As 2021 comes to an end, it’s an excellent time to review your finances for any tax moves that might benefit you. This time of year might be busy with seasonal events and other deadlines, but some opportunities come with an expiration date.
If you need some ideas on where to begin, this list can get you started. Then, through research and discussions with your tax preparer, you can decide what makes the most sense.
Start with a review of your finances. What do you expect your annual income to be, and what are the sources of that income (earnings from work, pensions and Social Security, investments, etc.)? Similarly, tally up any expenses and actions that might impact your taxes. For example, if you have substantial health care costs, or you made contributions to tax-favored accounts, that’s important information.
Any significant tax decisions require input from a tax professional like a CPA. When you do this initial review, it’s smart to provide this information to your tax preparer and ask if they see any opportunities or issues. A second set of eyes might save you some headaches – and some money.
Most importantly, conduct this review with the big picture in mind. It’s easy to focus on minimizing this year’s tax burden as the primary objective. But that could come back to haunt you. If you’re planning for retirement income, sometimes it makes sense to pay taxes intentionally to improve your chances of success.
It’s relatively easy to get a tax break for charitable contributions this year. Because of pandemic-related rules, you can deduct cash contributions to qualifying charities without itemizing in 2021. In other words, those who take the “easy” standard deduction generally qualify.
For most single taxpayers, you can deduct up to $300 for 2021. And married households that file a joint return can go up to $600.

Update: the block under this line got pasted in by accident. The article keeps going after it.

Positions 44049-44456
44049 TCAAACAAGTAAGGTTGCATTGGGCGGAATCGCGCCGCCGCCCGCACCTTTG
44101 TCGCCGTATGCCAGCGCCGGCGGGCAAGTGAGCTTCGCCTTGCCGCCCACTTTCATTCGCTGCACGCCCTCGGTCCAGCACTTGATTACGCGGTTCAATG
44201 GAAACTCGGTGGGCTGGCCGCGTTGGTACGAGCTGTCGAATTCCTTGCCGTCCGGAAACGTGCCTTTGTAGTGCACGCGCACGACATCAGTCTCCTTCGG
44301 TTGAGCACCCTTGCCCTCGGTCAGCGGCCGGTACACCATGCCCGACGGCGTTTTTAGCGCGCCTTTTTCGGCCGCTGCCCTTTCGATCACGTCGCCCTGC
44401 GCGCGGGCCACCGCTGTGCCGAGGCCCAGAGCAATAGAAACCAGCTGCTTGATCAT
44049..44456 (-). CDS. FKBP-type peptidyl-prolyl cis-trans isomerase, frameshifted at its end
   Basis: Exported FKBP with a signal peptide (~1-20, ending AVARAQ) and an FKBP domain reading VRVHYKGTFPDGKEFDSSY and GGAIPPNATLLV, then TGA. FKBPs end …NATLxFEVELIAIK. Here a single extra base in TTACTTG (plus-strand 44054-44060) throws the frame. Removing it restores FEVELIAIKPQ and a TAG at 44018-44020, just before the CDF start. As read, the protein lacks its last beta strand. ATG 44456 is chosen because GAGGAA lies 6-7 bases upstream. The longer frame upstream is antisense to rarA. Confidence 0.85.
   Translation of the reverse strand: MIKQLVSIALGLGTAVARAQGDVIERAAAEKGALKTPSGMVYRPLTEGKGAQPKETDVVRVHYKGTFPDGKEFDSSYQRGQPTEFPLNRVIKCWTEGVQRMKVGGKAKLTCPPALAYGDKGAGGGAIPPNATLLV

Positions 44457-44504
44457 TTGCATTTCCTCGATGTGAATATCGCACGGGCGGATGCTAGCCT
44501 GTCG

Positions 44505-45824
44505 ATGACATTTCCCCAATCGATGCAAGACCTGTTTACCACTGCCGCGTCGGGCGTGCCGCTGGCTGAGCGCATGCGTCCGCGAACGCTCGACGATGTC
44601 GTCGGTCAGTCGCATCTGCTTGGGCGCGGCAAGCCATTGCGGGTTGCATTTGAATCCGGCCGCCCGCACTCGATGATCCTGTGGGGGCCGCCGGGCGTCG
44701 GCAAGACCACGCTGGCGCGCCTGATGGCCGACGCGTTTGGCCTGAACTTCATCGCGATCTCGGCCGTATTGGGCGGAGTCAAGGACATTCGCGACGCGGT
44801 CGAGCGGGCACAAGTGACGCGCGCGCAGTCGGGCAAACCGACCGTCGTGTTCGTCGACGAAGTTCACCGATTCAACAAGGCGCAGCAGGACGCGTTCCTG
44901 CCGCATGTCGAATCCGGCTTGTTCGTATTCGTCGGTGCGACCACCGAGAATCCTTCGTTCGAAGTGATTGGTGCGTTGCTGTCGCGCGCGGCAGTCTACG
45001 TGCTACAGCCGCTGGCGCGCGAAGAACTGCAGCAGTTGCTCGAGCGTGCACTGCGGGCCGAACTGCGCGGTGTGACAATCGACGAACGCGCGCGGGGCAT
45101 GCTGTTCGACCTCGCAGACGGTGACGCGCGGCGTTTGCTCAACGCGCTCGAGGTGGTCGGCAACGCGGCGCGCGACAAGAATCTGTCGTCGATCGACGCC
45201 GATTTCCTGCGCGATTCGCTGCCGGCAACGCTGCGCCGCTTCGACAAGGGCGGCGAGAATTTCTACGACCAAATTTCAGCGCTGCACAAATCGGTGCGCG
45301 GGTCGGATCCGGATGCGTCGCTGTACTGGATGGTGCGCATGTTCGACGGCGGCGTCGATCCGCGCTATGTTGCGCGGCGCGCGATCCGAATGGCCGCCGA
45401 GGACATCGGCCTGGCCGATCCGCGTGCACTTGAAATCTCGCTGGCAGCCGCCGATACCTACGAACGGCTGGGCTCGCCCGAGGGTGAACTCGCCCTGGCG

If you want to make bigger contributions (and possibly itemize for a bigger deduction), nonprofits can certainly use your help.
One way to maximize your impact is to give investments that have increased in value since you bought them. For example, if you bought a stock, ETF, or mutual fund that is worth substantially more than your original purchase price, you might be able to give the investment directly to a charity.
To do so, you transfer the shares in-kind to the charity – instead of selling the investment and sending cash (or sending funds electronically).
When you give investments in-kind, you don’t need to sell and pay taxes on your gains. As a result, you might have more to give away.
Those over age 70.5 have an additional option for charitable giving. With a qualified charitable distribution (QCD), you can send funds directly from an IRA to a qualifying charity. With that approach, you get to exclude the distribution from your income, which can be helpful in a variety of ways. Again, since you’re giving away money pre-tax, there’s more left over for your favorite charity.
Retirement accounts and other tax-favored accounts have annual limits, meaning you need to act each year to fully utilize those accounts.
If you want to max out those accounts, but you haven’t done that yet, you may still have time. Workplace plans like 401(k) and 403(b) plans might allow you to adjust your contributions for the last few pay periods of the year. And individual accounts like Traditional and Roth IRAs generally allow contributions until the tax filing deadline in April.
Also, don’t forget about health savings accounts (HSAs) if you’re eligible to contribute. Those accounts have potential triple-tax benefits, and you can typically deduct contributions regardless of your income level.